20 December 2017

It's All About the Children

A few weeks ago I posted here about an article by former colleague Louis Hensler, The Legal Significance of the Natural Affection of Charlie Gard's Parents. To my satisfaction Hensler demonstrated that the common law (and, to a lesser extent, its statutory successors) presume that parents have a divinely-instilled natural affection for their children that immunizes them (and not others) from claims for actions that could otherwise amount to tort. Natural affection generally warrants deference to parental choice not because children are their property--they aren't--but because for all their foibles and limitations parents' hearts and intentions are for their children. This seems especially the case when compared to any plausible substitute such as a state-run child welfare and educational systems that are chronically underfunded and under-staffed.

For another point of view go here to read Homeschooling: Choosing Parental Rights Over Children's Interests. Cribbing from the abstract:
Homeschooling, the most extreme form of privatization of education, often eliminates the possibility of the child gaining the resources essential for success in adult life. It sacrifices the interests of the child to the interests of the parents, allowing them to control and isolate the child’s development. In addition, homeschooling frustrates the state’s legitimate interest in the child’s receiving a sound, diverse education, so that the child can achieve her potential as a productive employee and as a constructive participant in civic life. ... For all of these reasons, homeschooling should be prohibited, as it is in many other countries.
Where to start? How about, for instance, the fatuous nature of the assertion that homeschooling "often" (how's that for a wiggle word?)  "eliminates the possibility of success"? Seriously, as one who sees more and more law school resources devoted to remediation of the deformities caused by our "no child left behind" approach to primary and secondary education (which has slithered into undergraduate education as well), I can't imagine how the authors believe that homeschooling is so much worse.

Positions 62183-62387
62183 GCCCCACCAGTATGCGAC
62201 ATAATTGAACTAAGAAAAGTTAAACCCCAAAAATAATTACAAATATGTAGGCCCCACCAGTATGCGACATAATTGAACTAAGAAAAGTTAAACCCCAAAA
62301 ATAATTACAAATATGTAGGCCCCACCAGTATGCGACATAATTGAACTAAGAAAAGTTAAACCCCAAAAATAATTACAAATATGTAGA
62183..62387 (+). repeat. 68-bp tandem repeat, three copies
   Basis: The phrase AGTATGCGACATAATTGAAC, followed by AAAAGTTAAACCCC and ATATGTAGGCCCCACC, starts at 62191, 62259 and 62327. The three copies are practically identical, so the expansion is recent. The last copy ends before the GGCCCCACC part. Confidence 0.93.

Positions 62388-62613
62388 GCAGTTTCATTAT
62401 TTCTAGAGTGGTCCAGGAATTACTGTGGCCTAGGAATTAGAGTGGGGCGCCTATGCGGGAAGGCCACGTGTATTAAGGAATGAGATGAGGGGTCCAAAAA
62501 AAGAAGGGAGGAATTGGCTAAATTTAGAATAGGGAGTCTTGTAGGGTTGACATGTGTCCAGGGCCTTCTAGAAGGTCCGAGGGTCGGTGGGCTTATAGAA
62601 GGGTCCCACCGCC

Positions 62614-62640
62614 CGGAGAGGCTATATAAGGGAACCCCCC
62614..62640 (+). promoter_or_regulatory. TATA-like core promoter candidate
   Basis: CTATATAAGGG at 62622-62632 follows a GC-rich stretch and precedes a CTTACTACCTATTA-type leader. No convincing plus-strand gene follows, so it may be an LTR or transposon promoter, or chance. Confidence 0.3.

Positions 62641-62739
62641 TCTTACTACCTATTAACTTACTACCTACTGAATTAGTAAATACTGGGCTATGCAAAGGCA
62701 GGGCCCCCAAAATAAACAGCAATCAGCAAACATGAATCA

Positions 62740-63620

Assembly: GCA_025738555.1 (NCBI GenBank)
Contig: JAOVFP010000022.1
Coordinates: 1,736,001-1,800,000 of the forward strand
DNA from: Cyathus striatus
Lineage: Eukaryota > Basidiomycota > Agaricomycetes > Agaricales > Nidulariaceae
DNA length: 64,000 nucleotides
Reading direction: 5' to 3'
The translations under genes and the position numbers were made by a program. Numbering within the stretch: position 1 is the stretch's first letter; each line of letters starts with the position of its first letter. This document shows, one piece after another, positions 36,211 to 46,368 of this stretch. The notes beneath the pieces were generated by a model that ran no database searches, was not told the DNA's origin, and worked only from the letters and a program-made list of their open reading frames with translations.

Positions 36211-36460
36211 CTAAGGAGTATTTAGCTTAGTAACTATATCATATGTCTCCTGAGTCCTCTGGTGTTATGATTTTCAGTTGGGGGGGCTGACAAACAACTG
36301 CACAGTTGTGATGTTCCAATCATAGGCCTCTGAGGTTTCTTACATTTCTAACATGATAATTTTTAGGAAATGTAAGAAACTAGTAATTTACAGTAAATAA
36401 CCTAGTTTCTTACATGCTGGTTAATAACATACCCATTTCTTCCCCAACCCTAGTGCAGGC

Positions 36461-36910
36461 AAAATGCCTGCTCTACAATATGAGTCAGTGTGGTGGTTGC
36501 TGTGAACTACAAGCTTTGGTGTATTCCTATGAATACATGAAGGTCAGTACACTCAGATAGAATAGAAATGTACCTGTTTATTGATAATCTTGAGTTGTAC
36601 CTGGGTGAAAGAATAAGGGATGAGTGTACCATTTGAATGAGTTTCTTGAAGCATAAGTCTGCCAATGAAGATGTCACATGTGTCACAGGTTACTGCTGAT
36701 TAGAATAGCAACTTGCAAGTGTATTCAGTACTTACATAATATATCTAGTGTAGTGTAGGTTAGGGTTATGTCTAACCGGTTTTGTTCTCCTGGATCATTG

But here's the real howler: homeschooling "frustrates the state's interest" in turning kids into "productive employees" and "constructive" citizens. Sheesh. And here I thought that education was to train children in virtuous truth-seeking. Silly me.

For yet a third hand, one that frames the issue separating Hensler and homeschooling-phobes, go here to read an essay by Bruce Ledewitz, Is Religion a Non-Negotiable Aspect of Liberal Constitutionalism? Spoiler alert: yes. In Ledewitz's words: " I aim to challenge the question’s implicit privileging of secularism as a constitutional norm by returning to the American experience." Unlike the authors of Homeschooling, Ledewitz is as open to the question of whether religion should tolerate secularism as vice versa. Of course, privileging one's preferred take, e.g., secularism uber alles, makes winning an argument much easier but hardly does service to honest academic inquiry.

In any event, Ledewitz demonstrates that there can be thoughtful discussion of the fraught issues in American social and political life.

And one more thing: Enjoy a blessed Advent.

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